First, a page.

While never missing an opportunity to hector Russia on democracy and criticize her human-rights record, the United States has been notably silent on the discriminatory treatment of large Russian minorities in the former Soviet republics. In Latvia and Estonia, the Russians are subjected to arguably the worst treatment of any minority group by a member of the European Union or (with the exception of Turkey) of NATO. The demonstrations in Estonia against the government’s provocative removal of a Russian World War II memorial from Tallinn were but a symptom of a deeper malaise. Latvia and Estonia have been allowed by the West flagrantly to break promises made to their Russian citizens before independence.

Absurdly yet persistently Washington continues to view Russia as a temporary state with limited sovereignty even within her post-Soviet borders. Chechnya is the obvious example: The White House routinely condemned Russian “violations” while demanding “dialogue” and studiously refrained from designating the Chechen child-slayers as “terrorists”; but no other aspect of Russia’s domestic policies, from education (“ethnocentric”) and immigration (“restrictive”) to homosexual rights (“appalling”) and jurisprudence (“corrupt”), has escaped scathing criticism. On the eve of his G-8 meeting with Putin last May, Mr. Bush declared that “reforms that were once promised to empower citizens have been derailed, with troubling implications for democratic development.” The theme was subsequently developed into a veritable Agitprop ritual that starts on NPR in the morning and ends on Fox News in the evening.

Both sides of the American duopoly agree that a “democratic” Russia is by definition the one completely subservient, domestically as well as externally, to U.S. demands. George Soros warns that “a strong central government in Russia cannot be democratic” by definition and further says that “Russia’s general public must accept the ideology of an open society.” The neocons agree. Of course, “democracy” thus defined has more to do with one’s status in the ideological pecking order than with the expressed will of one’s electorate—which meshes nicely with the Leninist dictum that the moral value of any action is determined by its contribution to the march of history. To wit, Putin’s approval rating of 80 percent is the “proof” of his populist demagoguery.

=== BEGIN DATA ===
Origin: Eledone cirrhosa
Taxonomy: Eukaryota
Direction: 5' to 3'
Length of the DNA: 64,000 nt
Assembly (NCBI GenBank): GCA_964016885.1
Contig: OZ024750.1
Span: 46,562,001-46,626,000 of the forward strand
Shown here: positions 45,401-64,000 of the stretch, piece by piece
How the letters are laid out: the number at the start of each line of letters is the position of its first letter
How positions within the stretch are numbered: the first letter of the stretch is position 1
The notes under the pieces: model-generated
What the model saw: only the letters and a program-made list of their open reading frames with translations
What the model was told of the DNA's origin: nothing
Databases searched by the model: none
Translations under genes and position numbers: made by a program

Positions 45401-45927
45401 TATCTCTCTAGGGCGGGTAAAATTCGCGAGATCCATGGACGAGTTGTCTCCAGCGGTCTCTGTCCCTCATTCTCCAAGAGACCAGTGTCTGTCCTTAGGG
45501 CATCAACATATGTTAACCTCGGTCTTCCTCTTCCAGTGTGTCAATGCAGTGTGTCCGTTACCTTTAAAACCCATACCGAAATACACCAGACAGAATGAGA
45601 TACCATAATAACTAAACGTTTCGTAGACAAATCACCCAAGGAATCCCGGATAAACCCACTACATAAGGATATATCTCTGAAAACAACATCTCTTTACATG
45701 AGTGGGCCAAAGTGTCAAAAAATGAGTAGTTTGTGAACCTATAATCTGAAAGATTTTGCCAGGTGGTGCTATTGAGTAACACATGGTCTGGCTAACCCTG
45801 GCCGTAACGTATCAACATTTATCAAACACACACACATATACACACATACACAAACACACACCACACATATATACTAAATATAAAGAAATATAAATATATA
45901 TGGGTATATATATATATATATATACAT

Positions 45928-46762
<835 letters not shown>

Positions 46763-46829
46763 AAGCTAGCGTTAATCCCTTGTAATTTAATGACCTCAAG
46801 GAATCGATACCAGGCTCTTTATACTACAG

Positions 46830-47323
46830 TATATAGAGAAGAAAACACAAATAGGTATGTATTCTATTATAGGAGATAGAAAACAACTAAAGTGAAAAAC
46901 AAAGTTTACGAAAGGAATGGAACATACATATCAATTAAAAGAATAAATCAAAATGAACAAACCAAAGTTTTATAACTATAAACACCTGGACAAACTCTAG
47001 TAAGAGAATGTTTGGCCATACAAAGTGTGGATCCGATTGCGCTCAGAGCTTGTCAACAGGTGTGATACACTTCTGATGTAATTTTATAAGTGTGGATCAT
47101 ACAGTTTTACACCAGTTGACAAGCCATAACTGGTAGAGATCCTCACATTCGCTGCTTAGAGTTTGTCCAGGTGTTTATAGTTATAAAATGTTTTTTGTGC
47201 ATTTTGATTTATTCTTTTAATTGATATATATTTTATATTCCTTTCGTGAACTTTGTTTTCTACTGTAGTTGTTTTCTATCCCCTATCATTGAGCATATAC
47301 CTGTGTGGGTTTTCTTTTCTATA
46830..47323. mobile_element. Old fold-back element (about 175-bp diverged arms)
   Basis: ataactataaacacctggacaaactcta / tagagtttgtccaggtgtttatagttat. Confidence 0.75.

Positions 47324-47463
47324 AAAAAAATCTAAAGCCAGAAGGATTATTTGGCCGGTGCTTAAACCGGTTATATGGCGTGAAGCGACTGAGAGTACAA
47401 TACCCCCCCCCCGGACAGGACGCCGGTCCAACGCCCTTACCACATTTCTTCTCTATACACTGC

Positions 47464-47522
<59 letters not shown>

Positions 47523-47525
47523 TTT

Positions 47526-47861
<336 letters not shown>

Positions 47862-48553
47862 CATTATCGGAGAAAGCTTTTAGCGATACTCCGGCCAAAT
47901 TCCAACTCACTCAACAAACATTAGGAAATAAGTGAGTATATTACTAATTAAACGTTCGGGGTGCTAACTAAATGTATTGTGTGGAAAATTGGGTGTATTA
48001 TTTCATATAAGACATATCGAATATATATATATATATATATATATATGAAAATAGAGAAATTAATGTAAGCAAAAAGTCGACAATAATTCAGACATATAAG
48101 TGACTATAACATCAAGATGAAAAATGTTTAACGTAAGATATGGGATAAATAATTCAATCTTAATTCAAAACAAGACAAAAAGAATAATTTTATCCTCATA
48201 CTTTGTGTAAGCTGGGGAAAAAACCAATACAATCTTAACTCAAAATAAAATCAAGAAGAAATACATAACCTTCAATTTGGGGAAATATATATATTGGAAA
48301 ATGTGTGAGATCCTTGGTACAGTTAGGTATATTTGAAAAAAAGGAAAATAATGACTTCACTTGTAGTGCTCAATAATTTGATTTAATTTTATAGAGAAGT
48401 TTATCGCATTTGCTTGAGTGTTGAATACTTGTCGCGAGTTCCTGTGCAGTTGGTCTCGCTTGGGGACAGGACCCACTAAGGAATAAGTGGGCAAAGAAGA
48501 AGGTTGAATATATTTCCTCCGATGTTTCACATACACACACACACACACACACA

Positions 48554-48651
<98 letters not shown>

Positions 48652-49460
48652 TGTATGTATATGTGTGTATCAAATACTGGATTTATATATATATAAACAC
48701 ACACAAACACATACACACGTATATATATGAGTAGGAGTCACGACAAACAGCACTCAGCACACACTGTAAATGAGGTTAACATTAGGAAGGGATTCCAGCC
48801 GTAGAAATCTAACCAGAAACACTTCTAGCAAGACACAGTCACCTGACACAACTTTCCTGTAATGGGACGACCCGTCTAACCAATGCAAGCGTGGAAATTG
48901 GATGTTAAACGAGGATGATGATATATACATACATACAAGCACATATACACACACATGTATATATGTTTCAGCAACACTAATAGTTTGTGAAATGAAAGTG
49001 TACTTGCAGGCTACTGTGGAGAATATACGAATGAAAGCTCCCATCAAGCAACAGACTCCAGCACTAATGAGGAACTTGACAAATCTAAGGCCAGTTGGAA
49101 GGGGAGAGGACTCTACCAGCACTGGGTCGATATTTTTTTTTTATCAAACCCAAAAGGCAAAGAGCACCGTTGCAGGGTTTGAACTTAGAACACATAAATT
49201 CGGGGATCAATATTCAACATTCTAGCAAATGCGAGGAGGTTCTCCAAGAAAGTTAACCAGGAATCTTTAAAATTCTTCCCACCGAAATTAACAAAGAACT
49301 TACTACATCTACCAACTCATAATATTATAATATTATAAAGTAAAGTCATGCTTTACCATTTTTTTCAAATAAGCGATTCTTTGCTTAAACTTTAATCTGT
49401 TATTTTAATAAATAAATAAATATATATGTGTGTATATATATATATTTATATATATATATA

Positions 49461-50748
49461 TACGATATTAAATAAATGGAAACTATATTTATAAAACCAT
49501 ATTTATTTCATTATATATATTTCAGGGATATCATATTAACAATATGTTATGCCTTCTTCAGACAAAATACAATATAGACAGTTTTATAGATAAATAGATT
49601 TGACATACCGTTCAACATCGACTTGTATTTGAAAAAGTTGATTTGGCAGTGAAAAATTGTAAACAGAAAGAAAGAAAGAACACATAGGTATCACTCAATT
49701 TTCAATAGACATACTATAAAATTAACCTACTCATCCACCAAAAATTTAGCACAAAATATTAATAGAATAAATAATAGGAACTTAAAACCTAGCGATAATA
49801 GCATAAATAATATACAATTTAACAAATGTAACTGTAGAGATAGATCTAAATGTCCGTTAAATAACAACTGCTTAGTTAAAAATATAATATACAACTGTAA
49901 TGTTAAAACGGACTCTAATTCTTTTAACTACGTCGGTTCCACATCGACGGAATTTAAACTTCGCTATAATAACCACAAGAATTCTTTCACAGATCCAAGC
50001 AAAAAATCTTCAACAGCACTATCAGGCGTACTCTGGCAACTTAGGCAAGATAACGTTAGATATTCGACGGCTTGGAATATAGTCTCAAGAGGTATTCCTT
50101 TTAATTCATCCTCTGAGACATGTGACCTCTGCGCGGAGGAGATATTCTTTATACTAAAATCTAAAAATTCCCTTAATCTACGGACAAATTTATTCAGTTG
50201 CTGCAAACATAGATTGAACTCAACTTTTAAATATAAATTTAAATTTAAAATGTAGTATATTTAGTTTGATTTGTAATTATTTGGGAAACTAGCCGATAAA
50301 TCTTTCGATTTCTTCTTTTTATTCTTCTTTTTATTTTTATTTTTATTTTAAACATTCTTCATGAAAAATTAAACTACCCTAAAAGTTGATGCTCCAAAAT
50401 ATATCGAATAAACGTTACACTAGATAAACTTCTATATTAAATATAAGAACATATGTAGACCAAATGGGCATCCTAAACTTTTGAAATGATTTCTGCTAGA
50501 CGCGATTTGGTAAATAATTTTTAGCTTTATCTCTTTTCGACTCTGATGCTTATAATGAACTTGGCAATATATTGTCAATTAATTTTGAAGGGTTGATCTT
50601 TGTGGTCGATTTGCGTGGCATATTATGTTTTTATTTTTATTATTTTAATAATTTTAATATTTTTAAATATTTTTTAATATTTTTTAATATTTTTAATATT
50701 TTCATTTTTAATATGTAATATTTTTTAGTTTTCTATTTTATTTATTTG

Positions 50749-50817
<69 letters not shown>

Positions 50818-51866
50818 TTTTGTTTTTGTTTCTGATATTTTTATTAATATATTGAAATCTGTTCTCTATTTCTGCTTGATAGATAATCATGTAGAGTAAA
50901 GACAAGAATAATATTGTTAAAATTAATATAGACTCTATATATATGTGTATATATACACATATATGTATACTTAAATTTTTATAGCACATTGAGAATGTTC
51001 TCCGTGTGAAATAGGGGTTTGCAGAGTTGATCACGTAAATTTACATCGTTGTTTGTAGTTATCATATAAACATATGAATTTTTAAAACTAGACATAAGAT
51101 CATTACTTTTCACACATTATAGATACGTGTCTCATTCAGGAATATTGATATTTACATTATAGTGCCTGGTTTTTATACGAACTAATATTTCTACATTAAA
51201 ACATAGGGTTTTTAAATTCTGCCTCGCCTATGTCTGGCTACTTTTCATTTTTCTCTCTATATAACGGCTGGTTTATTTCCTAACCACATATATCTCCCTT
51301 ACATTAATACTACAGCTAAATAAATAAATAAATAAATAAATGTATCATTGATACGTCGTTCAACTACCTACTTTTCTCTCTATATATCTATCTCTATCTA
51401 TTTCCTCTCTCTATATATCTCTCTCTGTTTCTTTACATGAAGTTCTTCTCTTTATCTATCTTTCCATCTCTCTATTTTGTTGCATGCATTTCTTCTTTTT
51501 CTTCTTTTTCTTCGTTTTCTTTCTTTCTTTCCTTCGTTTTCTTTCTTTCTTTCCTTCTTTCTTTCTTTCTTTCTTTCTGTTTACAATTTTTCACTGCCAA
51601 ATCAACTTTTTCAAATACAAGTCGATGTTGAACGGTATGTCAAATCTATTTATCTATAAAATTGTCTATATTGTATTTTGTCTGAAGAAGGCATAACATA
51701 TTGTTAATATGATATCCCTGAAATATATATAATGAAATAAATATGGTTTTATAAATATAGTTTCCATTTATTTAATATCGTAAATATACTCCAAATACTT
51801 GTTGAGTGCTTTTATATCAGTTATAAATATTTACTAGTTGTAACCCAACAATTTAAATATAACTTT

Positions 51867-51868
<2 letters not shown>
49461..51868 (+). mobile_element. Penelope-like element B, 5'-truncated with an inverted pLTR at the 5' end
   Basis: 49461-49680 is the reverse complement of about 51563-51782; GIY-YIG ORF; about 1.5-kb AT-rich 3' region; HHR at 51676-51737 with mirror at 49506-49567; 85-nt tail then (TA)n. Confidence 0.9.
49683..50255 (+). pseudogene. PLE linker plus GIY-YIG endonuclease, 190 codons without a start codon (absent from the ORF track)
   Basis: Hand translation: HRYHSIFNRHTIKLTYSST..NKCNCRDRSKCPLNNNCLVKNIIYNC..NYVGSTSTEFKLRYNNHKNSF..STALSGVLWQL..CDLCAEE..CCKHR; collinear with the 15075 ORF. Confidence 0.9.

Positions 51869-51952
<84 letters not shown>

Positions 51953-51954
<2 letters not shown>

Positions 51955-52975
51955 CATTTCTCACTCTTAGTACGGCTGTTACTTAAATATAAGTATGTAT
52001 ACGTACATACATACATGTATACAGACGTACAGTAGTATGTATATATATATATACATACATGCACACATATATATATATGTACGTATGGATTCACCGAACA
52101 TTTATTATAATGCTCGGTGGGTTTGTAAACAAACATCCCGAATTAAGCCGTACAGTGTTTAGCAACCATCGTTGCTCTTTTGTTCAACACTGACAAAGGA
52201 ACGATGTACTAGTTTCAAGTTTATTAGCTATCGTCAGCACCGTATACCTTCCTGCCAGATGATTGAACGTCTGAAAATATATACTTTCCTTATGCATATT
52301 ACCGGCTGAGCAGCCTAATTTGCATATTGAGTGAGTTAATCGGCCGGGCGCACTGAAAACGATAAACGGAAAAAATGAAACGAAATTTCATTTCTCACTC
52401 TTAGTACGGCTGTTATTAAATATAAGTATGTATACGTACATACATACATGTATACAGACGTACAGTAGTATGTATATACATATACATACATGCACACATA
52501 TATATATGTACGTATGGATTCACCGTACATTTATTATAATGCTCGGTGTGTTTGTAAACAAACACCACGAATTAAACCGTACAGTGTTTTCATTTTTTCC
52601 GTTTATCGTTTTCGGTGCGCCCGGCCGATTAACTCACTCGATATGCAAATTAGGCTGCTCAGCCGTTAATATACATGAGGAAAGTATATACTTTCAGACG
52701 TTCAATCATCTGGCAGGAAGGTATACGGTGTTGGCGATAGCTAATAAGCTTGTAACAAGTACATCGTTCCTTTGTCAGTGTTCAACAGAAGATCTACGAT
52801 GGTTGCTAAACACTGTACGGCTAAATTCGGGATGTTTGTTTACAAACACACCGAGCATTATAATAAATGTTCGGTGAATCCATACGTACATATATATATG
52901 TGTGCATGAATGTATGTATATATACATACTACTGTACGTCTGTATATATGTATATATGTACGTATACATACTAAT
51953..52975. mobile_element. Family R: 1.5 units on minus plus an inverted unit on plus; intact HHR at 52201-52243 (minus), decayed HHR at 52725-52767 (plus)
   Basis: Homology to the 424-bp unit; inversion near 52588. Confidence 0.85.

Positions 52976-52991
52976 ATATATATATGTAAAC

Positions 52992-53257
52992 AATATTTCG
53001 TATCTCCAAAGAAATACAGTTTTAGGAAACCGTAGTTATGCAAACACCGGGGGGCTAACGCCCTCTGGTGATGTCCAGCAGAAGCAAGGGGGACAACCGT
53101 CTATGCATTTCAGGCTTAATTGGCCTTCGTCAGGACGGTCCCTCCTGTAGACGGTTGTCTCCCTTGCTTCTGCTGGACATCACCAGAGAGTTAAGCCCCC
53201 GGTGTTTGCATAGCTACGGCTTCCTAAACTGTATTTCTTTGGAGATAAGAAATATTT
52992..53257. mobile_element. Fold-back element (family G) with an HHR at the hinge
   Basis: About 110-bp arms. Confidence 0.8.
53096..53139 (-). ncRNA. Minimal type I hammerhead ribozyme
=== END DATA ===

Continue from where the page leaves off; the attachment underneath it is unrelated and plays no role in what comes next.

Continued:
On current form things will remain the same, or become worse, whoever comes to the White House in January 2009. All leading candidates advocate “firmness” of some kind or another with Moscow. There’s nothing to choose between Rudy Giuliani and the insane John McCain, who’d try to force Putin to surrender to Chechen jihadists by threatening U.S. sanctions. Richard Holbrooke, the Democrats’ perennial Secretary of State-designate, wants a firm response to “a series of Russian challenges to the stability of Europe,” such as the refusal to accept Kosovo’s independence. He decries Putin’s “increasingly authoritarian, often brutal, policies” and cautions that, “until President Bush weighs in strongly with Putin (as President Bill Clinton did a decade ago with Boris Yeltsin), there is a serious risk Moscow will not get the message.”

Moscow does get the message all right. It has countered American scheming in the Caspian region with the summit in Tehran last October that drastically reduced Bush’s ability to wage a new war. Russia is developing a new gas alliance with Central Asian producers. It has successfully tested a new nuclear missile. It will veto Kosovo’s illegal and illegitimate independence, today and always—and the responsibility for any violent fallout will be with those who had promised the Albanians that which is not theirs to give.

On current form Russia will be developing gigantic new oil fields in the Arctic when Americans start paying ten dollars—the equivalent of three or four Euros—per gallon at the pump. And, in the end, Russia will survive, says Anthony T. Salvia, a former senior official in the Reagan administration. This former proud Cold Warrior now sees that Russia has no choice but to stand up to America:

Sooner or later, U.S. foreign policy will collide with reality—it may already have done so in Iraq—and Washington, shorn of its ideological blinkers, will finally embrace the foreign policy imperative of the 21st century: Solidarity and strategic cooperation between the United States, Europe and Russia on the basis of their shared Christian moral, intellectual and cultural traditions. This is the way forward in the face of profound challenges from a rising China and resurgent Islam.

Or, as I’ve been saying ever since September 11, it’s time for a true Northern Alliance that can defeat the menace of global jihad once and for all. But before that becomes possible we’ll need a revolution to sweep away the Comrades from the Kremlin on the Potomac.